But many of these immigrants are likely unskilled (many hardworking, but unskilled nevertheless). We are certainly importing poverty to satisfy the needs of a few industries.

    We need more information before we either celebrate or mourn.


  4. Anonymous Avatar

    Interesting article and thanks for the plug for Tufts University (I am a 1974 Jumbo and the fifth member of my family to go there, which is probably how I got in).

    However, it shouldn’t be so surprising that Massachusetts exports so many graduates. A couple reasons for this:

    (1) The numbers of students are so huge. Harvard has about 20,000 undergrad and grad and Boston U has maybe 30,000. MIT has maybe 10,000. I have no idea how many the massive U. Mass system has but the Boston area alone certainly has a student population in the six figures. I doubt the local economy, despite high tech, can absorb these numbers.

    (2)Many of the schools you cite attract an international, not just national, audience. The orientation at some of the more prestigious schools is not to get a job in the Boston State House or somewhere in Lowell, but to shoot for Capitol Hill, the State Department or Wall Street, The City in London, the bourses of Mumbai or whatever. The same is true about the elite schools in Virginia. They don’t necessarily think local or state, but global. Even a second or third-tier commuter school like VCU has ties with something like 165 foreign institutions.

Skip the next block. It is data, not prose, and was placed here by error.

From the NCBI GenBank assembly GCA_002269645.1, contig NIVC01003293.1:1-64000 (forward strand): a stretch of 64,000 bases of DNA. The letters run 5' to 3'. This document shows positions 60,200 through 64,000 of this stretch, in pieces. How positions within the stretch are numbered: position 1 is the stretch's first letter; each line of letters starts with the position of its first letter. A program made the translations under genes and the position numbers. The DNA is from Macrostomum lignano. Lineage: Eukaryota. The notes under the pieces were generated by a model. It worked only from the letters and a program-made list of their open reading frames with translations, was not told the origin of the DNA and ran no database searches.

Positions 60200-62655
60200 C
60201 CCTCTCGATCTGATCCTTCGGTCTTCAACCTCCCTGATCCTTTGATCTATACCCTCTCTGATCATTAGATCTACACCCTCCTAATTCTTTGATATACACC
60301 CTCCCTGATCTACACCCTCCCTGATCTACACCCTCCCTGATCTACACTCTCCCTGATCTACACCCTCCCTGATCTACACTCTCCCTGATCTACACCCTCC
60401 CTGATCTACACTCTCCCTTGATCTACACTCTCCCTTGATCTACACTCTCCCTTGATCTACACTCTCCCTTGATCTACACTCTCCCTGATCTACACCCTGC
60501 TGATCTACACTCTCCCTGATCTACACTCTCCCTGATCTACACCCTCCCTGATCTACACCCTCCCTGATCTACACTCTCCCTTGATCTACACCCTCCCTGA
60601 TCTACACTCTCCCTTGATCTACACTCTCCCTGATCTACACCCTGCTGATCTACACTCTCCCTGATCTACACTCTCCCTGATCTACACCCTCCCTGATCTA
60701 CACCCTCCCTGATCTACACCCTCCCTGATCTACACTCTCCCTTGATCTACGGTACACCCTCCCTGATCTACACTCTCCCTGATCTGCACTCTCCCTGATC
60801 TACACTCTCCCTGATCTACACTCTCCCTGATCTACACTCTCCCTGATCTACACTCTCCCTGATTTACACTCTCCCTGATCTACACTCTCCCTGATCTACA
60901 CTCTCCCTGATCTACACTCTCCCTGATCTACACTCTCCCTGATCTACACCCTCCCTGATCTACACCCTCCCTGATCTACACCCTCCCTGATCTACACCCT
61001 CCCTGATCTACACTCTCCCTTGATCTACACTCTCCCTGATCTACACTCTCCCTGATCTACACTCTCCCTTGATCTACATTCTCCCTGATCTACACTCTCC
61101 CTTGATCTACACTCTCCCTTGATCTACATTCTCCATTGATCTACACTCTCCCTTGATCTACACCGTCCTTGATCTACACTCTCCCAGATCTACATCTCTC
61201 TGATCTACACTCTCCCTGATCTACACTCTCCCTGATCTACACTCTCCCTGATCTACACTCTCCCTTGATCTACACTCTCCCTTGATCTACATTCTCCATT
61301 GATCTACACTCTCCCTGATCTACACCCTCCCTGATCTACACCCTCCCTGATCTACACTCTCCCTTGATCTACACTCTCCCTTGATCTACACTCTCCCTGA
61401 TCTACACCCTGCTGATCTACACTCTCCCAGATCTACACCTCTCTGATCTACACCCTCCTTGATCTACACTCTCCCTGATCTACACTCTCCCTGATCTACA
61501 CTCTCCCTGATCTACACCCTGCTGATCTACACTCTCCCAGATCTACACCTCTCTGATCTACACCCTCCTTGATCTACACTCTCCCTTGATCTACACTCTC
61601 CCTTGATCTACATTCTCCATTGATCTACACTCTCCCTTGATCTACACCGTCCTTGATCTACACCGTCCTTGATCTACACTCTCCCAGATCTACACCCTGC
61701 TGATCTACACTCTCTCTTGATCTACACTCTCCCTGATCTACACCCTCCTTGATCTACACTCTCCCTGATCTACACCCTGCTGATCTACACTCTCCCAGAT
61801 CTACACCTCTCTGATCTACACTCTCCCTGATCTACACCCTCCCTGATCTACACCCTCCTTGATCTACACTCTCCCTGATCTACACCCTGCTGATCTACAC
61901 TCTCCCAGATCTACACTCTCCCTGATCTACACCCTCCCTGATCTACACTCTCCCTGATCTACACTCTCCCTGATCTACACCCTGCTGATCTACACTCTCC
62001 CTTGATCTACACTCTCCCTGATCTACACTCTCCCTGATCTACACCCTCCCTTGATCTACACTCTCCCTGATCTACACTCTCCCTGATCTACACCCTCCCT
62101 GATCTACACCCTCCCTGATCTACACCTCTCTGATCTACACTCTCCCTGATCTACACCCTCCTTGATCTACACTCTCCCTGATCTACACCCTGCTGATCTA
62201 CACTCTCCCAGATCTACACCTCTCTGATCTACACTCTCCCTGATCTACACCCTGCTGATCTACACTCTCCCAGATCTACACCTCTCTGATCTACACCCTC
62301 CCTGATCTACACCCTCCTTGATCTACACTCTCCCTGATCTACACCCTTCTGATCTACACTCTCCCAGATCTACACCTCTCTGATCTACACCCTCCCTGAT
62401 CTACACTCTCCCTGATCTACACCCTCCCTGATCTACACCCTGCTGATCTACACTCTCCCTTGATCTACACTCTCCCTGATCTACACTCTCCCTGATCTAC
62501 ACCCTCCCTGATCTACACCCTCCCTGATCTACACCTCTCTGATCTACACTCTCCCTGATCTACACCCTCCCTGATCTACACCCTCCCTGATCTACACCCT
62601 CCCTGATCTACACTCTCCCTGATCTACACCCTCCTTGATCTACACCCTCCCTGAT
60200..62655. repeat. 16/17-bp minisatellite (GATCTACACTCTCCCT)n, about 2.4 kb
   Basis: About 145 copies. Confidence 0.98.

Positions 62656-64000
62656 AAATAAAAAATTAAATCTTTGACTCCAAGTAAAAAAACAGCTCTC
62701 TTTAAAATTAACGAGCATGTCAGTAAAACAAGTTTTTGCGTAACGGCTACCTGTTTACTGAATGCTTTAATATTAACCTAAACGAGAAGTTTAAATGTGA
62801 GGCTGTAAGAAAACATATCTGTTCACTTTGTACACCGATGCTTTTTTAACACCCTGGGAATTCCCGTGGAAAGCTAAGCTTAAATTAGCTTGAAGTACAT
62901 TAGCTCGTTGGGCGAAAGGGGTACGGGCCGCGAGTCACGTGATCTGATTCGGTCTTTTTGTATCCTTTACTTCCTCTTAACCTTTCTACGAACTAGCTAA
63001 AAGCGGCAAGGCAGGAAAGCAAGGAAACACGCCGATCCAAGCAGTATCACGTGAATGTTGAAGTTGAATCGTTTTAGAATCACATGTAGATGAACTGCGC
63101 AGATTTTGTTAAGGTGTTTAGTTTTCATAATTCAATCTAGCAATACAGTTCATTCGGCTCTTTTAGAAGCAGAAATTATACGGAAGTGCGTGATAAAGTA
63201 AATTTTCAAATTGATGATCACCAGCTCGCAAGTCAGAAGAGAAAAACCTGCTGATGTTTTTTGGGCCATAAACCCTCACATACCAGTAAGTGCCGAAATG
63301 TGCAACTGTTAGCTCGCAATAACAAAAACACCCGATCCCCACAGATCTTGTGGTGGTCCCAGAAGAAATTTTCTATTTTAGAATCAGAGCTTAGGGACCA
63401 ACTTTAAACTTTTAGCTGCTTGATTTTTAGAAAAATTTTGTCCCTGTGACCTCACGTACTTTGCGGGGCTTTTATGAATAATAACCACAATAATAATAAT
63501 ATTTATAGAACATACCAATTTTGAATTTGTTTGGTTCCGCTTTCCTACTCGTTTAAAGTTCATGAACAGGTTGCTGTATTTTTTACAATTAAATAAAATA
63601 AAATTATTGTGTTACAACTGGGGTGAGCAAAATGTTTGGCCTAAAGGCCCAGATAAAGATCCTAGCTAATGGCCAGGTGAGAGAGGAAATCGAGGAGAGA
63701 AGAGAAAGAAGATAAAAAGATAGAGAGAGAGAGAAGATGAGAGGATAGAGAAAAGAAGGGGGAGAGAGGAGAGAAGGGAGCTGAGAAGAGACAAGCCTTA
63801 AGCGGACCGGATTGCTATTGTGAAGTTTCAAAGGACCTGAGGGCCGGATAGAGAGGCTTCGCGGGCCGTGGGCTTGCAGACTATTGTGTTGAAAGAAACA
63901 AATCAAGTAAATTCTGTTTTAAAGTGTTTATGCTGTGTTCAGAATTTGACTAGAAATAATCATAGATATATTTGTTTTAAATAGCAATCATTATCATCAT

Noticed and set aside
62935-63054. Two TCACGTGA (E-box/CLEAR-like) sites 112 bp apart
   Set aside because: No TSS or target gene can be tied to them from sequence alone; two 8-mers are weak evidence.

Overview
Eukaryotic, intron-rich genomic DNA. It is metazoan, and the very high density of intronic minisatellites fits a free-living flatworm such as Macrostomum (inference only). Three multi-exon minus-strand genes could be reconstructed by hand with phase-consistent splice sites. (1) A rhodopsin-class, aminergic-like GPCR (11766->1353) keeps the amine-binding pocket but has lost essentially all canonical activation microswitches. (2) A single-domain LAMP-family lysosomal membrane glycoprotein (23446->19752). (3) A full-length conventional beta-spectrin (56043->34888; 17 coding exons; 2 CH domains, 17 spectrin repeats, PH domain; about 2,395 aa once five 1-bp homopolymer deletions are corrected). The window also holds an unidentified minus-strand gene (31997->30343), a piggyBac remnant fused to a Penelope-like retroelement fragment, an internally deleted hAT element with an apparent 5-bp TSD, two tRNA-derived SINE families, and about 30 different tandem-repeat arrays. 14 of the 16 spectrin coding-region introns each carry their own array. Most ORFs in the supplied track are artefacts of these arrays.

In Virginia, a lot of the in-migration probably has to do with the Washington market, rather than the attractiveness of smaller places like Richmond or Roanoke. I don’t think that the draw is somehow particularly “Virginian,” as you put it, but more likely involves the power and status of the nation’s capital and all of the side jobs it offers. The fact is that once you get out of NOVA, the salaries just aren’t that competitive for someone from an elite, out-of-state university, despite the good quality of living.

    When I attended Tufts from North Carolina, I never once considered staying in Boston or Massachusetts. What’s more, with the recession that hit just after I graduated, I wouldn’t have found much work there anyway and I didn’t want to go to grad school. As it turned out, I ended up living and working in places such as Chicago, Moscow, New York and Washington, besides Norfolk and Richmond and LiL Washington, N.C., and landed back in the Old Dominion.